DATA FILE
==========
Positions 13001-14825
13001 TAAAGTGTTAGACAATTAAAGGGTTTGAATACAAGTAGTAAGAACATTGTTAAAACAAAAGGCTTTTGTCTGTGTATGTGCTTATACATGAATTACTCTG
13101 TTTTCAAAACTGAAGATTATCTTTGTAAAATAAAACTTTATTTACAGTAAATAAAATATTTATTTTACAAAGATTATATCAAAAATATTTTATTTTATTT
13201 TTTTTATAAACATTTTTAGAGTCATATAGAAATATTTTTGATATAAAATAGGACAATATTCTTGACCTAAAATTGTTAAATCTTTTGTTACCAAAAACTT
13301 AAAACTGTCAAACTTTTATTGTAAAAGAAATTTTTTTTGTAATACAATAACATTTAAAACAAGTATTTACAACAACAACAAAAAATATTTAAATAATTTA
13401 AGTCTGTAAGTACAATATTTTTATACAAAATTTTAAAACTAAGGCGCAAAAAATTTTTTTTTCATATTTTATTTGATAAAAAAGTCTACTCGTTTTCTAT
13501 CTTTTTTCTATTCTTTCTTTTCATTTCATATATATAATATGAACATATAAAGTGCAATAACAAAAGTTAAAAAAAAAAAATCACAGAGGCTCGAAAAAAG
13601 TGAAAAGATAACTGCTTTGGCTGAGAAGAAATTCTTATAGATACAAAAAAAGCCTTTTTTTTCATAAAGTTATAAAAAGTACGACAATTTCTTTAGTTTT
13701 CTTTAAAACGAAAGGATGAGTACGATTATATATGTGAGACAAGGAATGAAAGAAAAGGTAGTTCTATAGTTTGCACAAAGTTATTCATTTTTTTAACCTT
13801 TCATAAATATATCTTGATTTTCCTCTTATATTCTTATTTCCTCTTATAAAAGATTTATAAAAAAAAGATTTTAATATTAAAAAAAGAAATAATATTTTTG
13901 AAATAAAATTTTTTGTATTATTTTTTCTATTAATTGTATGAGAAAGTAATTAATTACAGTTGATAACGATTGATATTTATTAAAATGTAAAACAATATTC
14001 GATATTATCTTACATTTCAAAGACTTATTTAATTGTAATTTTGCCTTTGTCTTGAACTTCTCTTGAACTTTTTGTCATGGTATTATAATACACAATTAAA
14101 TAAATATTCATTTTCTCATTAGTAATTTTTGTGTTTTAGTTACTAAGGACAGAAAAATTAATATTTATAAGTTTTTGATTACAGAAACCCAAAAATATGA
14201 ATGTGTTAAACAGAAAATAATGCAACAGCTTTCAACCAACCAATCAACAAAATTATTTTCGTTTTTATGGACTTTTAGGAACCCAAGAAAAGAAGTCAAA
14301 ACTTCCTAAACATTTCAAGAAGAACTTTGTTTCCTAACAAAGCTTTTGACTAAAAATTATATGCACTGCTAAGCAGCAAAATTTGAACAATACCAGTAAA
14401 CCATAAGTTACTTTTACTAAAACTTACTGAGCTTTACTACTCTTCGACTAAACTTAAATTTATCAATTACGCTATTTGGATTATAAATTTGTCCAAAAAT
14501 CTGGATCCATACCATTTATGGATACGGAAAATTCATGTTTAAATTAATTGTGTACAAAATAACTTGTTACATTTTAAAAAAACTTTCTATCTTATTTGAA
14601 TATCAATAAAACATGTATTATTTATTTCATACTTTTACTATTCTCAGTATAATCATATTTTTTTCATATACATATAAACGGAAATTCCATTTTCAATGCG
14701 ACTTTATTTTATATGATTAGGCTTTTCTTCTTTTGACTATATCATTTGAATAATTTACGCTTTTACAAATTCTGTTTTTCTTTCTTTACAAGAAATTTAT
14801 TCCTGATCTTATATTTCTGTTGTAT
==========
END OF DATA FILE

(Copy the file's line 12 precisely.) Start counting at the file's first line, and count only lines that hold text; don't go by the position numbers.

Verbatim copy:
14001 GATATTATCTTACATTTCAAAGACTTATTTAATTGTAATTTTGCCTTTGTCTTGAACTTCTCTTGAACTTTTTGTCATGGTATTATAATACACAATTAAA